Black bears are omnivores as well as opportunists. They will eat almost anything that they can find, but the majority of their diet consists of grasses, roots, berries, nuts and insects (particularly the larvae). In the fall, prior to going into hibernation, black bears enter a stage called “hyperphagia,” which literally means “excessive eating.” They forage practically non-stop — up to 20 hours a day, building up fat reserves for hibernation, increasing their body weight by 35% in some cases. Their daily food intake goes from 8,000 to 15-20,000 calories (that’s roughly equivalent to 70 McDonald’s cheeseburgers). Signs of their foraging for grubs and beetles, such as the excavated base of the snag in the photograph, can be found with relative ease at this time of year, if you live where there are black bears. If you do share their territory with them, be forewarned that they have excellent memories, especially for food sources. Be sure not to leave food scraps or pet food outside (my compost bin was destroyed last year but I have no solution for that particular problem), and if you really don’t want any ursine visitors, it’s best to not start feeding birds until most black bears have entered hibernation – late December would be safe most years.
I have to share this amazing opportunity to observe a black bear in her den at Lynn Rogers’ North American Bear Center in Ely, Minnesota. She is due to give birth any time now. http://www.bear.org/livecams/jewel-den-cam.php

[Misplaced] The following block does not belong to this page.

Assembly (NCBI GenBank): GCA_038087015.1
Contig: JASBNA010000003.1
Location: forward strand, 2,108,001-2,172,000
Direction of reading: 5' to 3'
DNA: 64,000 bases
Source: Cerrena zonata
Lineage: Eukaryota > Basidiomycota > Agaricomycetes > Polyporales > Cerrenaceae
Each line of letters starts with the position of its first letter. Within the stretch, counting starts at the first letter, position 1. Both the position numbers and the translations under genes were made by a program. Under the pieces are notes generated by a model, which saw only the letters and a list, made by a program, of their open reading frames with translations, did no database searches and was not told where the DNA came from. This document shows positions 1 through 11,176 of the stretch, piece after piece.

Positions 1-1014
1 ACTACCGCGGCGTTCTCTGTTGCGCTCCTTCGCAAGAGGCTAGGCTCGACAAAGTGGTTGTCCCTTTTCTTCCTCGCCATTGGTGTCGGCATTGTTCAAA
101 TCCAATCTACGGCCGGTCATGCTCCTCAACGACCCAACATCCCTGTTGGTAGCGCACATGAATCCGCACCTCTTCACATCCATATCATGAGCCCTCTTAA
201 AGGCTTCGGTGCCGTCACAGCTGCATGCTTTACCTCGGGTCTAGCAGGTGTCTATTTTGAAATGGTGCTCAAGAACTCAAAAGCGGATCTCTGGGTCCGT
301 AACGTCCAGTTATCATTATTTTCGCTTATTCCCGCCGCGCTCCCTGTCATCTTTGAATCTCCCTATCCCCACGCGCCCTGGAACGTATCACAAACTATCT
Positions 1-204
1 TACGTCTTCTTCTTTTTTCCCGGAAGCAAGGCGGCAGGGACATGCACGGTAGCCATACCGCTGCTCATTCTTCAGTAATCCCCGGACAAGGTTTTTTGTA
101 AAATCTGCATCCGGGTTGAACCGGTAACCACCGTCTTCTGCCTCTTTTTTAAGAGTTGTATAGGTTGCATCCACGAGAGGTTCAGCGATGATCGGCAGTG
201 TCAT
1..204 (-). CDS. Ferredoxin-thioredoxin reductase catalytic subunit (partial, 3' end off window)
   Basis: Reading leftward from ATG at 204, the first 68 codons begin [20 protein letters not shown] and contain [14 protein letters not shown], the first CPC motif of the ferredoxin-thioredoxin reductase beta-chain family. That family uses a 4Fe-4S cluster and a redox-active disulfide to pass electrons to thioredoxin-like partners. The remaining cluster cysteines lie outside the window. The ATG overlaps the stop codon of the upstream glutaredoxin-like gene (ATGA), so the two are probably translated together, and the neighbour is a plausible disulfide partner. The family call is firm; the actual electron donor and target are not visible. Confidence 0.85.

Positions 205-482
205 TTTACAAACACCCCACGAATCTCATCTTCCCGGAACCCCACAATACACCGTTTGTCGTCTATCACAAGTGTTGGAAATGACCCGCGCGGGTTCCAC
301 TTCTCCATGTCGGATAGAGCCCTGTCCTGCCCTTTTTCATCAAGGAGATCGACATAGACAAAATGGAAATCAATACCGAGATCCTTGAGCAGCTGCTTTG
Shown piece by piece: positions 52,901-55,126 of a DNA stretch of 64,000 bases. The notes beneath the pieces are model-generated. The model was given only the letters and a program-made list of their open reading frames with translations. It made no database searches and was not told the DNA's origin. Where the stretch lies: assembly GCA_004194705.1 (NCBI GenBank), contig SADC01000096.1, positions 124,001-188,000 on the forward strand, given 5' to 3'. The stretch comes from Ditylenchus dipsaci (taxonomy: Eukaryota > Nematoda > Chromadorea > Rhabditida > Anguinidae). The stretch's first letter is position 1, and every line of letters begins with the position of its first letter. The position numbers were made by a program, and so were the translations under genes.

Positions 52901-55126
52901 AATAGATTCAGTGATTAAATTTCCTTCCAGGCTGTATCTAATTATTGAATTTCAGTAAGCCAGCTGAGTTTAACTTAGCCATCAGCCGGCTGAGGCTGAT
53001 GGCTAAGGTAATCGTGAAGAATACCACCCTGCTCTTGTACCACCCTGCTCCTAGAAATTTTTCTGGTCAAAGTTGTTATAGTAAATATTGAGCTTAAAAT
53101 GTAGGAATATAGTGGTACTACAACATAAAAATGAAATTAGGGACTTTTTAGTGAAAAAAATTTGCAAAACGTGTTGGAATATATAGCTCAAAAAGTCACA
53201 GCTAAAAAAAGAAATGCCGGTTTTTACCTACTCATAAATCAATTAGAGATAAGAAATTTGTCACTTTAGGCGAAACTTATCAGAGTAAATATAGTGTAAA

Birds and mammals that rely on beechnuts as a staple of their diet include black bears, white-tailed deer, fishers, porcupines, wild turkeys, ruffed grouse, wood ducks, tufted titmice, and numerous small rodents, to name but a few. There is a good reason for this – beechnuts have about the same protein content as corn, but five times the fat content. Beechnuts also have nearly twice as much crude protein and twice the fat of white oak acorns and about the same fat content as red oak acorns. Given the number of husks and nuts that are on the forest floor this fall, it appears that this is a good year for beechnut mast, or seed production. Research has shown that high beechnut production in the fall is correlated with a high percentage of reproducing female black bears in the coming winter.